Leap years are very strange. These years come about every four years where February is given an extra day. It can be confusing for calendar makers, and even more confusing for the people who are born on February 29th. When exactly is there birthday supposed to fall on non-Leap years?
For leap babies (babies born on Leap Day), birthdays can turn into existential crises. Do you coose to celebrate your birthday on March 1st or February 28th? Are you truly a year older if your actual birth date never occurred? They may seem like silly questions, but not if you are a leap baby.
Technically, someone who is a leap baby and 64 years old, is actually 16 years old because they have only had 16 February 29ths in their lives. That’s why Nina Skoke Ito recently celebrated her Sweet 16 despite being on this Earth for 64 years. Read on to find out more about Leap Babies and their struggle.
Nina Skoke Ito doesn’t have many childhood memories of her birthday parties from when she was growing up in the 50s and 60s. As she jokingly told TODAY, “My parents didn’t have Pinterest.” It wasn’t just the lack of Pinterest to help party plan. It’s also the fact that she was born on February 29th 1956 - leap day.
Nina Skoke Ito is a leap day baby, also known as a leapling. That’s a commonly used term adult leap babies use for themselves. For leaplings, their true birthday only comes around once every four years. Nina Skoke Ito was born and raised in Cleveland, Ohio and now lives in California. She doesn't recall more than one birthday party from when she was eight. She doesn’t even remember any major milestone birthday parties, like her sweet sixteen.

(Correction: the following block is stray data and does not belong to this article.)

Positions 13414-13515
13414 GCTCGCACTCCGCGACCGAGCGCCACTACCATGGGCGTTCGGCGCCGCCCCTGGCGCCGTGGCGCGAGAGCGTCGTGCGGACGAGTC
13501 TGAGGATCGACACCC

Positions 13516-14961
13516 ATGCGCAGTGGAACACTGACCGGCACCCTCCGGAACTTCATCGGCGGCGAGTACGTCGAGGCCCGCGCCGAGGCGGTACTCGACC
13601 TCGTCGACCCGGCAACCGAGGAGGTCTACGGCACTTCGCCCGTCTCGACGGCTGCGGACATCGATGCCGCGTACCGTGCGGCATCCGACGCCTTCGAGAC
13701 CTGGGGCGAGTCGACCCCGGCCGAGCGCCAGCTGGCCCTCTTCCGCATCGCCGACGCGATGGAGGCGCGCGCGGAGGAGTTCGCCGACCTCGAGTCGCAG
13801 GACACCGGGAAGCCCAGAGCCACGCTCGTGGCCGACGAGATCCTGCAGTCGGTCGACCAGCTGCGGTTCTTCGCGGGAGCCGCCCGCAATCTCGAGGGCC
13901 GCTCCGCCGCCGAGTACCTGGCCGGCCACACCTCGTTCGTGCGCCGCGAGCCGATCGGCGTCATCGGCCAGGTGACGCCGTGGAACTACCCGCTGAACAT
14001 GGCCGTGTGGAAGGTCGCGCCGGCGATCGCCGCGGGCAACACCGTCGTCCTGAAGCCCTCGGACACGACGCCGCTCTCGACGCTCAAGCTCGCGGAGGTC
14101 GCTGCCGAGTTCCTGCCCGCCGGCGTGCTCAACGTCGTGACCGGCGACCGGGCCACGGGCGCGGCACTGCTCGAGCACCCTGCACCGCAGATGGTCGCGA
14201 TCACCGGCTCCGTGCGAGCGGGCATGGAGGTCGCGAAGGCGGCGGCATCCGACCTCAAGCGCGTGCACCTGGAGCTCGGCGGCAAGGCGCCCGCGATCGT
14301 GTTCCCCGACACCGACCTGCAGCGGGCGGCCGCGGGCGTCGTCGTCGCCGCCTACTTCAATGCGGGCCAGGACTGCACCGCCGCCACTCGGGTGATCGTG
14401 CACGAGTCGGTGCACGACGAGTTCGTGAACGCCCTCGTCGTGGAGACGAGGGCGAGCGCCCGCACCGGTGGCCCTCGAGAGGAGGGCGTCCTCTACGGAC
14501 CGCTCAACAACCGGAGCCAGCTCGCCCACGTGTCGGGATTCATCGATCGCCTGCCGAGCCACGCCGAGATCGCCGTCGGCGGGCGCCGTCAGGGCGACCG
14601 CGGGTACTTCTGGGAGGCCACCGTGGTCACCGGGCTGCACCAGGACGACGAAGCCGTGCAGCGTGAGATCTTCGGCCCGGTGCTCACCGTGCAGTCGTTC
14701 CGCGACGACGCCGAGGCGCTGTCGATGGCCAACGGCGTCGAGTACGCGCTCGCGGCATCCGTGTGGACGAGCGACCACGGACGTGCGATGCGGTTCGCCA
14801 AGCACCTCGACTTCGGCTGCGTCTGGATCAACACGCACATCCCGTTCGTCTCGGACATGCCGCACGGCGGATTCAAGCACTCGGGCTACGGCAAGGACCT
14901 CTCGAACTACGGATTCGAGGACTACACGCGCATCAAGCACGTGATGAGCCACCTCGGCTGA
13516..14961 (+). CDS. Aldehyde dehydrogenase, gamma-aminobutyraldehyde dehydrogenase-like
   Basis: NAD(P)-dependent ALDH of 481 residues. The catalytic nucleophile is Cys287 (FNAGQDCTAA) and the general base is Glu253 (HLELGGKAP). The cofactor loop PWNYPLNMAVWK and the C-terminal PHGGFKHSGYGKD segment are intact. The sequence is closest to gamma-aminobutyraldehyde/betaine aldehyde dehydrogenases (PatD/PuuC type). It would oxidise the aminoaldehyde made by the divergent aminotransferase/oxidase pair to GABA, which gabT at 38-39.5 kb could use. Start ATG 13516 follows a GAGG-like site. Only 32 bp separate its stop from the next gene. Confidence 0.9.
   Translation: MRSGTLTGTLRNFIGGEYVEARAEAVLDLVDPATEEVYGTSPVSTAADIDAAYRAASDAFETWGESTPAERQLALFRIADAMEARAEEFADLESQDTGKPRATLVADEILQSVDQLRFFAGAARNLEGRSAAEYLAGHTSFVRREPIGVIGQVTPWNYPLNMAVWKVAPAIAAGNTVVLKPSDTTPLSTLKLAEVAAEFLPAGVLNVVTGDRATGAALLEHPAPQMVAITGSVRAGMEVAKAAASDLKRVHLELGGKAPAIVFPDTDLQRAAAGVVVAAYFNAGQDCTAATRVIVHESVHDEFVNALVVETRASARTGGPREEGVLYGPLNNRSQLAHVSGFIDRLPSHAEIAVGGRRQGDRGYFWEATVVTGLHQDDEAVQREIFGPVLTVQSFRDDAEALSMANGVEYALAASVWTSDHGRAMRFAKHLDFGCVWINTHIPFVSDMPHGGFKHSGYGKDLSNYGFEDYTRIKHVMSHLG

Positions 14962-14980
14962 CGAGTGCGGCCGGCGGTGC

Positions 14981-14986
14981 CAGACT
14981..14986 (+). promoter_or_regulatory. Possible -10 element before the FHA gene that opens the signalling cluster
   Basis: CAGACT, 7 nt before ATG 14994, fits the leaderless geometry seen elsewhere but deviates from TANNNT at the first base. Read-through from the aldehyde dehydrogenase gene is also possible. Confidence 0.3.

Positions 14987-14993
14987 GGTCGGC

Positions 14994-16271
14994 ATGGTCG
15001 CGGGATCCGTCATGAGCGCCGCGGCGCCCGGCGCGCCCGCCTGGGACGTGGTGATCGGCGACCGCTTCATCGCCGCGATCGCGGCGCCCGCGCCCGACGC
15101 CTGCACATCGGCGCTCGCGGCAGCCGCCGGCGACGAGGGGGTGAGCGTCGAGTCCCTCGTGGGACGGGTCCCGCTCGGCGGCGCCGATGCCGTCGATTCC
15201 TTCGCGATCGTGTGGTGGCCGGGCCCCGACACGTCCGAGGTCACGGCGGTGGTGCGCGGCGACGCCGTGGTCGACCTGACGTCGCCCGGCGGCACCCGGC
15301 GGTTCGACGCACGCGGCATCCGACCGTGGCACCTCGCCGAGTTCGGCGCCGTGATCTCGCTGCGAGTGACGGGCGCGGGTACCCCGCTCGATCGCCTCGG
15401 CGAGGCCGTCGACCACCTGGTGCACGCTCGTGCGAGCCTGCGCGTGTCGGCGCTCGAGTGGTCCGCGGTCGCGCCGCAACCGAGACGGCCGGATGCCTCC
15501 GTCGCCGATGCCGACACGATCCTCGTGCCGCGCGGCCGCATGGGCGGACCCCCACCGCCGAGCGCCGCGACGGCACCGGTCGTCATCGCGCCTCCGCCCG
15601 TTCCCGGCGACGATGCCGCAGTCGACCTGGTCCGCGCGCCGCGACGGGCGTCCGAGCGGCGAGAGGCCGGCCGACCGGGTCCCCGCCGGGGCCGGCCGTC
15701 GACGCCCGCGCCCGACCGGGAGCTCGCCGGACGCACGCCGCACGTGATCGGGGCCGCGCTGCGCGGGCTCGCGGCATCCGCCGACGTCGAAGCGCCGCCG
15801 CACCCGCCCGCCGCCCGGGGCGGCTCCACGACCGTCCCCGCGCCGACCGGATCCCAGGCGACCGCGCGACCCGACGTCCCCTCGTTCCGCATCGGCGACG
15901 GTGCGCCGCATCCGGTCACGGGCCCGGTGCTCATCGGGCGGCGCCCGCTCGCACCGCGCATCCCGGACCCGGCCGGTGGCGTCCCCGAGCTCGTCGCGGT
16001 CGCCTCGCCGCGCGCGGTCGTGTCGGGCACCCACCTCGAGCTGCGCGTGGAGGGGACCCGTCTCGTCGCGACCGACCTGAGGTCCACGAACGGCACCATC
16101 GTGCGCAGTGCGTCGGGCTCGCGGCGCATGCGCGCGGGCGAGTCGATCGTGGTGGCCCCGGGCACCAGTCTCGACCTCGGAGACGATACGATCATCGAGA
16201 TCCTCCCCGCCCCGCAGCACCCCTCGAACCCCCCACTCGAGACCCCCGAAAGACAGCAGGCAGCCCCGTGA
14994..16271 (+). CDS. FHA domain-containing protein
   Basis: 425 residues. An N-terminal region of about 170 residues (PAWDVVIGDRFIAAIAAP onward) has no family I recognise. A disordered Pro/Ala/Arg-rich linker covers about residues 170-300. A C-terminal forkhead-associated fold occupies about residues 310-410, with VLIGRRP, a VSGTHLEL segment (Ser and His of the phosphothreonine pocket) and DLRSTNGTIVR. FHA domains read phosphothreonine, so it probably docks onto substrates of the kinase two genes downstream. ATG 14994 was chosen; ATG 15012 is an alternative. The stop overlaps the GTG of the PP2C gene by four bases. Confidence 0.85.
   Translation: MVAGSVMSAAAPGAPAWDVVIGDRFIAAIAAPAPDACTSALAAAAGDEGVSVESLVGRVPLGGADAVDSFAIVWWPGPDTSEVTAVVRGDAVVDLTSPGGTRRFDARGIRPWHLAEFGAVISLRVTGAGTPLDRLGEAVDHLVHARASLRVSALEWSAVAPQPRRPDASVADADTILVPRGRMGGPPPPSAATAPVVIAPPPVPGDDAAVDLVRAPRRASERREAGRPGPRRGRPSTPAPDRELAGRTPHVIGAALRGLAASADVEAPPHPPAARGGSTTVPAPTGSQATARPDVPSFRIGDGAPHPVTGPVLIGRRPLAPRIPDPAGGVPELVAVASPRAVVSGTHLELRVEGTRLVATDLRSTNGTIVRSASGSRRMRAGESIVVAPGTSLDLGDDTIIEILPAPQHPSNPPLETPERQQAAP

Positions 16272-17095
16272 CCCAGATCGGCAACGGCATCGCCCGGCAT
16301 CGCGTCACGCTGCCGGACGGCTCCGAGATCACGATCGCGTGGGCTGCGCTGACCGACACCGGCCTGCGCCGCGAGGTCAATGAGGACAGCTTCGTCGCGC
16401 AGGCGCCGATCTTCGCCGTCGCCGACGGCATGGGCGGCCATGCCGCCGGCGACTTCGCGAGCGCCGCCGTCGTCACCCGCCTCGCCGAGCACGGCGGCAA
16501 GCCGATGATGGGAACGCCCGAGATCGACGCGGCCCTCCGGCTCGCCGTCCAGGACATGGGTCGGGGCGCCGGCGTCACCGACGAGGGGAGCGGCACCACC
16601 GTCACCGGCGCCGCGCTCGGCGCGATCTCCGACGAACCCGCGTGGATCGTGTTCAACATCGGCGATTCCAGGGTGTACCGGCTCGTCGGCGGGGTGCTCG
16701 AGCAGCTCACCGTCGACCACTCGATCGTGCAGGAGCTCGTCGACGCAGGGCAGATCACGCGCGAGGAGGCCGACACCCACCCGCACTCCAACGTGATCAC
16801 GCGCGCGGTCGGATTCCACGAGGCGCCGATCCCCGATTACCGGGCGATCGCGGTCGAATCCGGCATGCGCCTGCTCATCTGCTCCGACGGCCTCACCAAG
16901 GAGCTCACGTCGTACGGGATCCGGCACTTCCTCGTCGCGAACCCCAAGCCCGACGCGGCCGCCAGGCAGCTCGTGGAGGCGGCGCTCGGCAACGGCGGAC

It may seem common nowadays for kids to have birthday parties every year, but that wasn’t the case for Nina. “Nowadays kids have a birthday party every year, but when I was young, I didn’t.” This year will be special for Nina, though. At 64 years old, she’s technically at her sweet sixteen, so she plans on celebrating big time. She will be joining dozens of other leap year babies on a cruise to the bahamas.
The idea to take the group cruise came from a Facebook group that Nina Skoke Ito was a part of, lead by Karen Tinsley-Sroka, a fellow Leap Baby. Her plan was to do a big outing for those born on February 29th. “About three years ago, I started doing some research, around the time people started getting active on Facebook.”
Tinsley-Sroka saw planning the party as her life’s mission. Meanwhile, Ito was looking into what she wanted to do for her birthday party. That’s when she stumbled across Tinsley-Sroka’s group and decided to join in on the 230 person cruise, 76 of which are leap babies. Other than the leap babies, the other people on the cruise are loved ones of the leaplings.
A documentary filmmaker will be filming the entire event. Fittingly, the lead documentarian is a leap day baby himself. “We have one leapling from Australian and another from Sweden. We have three coming from the United Kingdom, and I think we have five coming from Canada… I hope people learn that it’s a good birthday to have,” she said. “We feel so special. We’re like, ‘It’s the best!’ ... I feel so lucky.”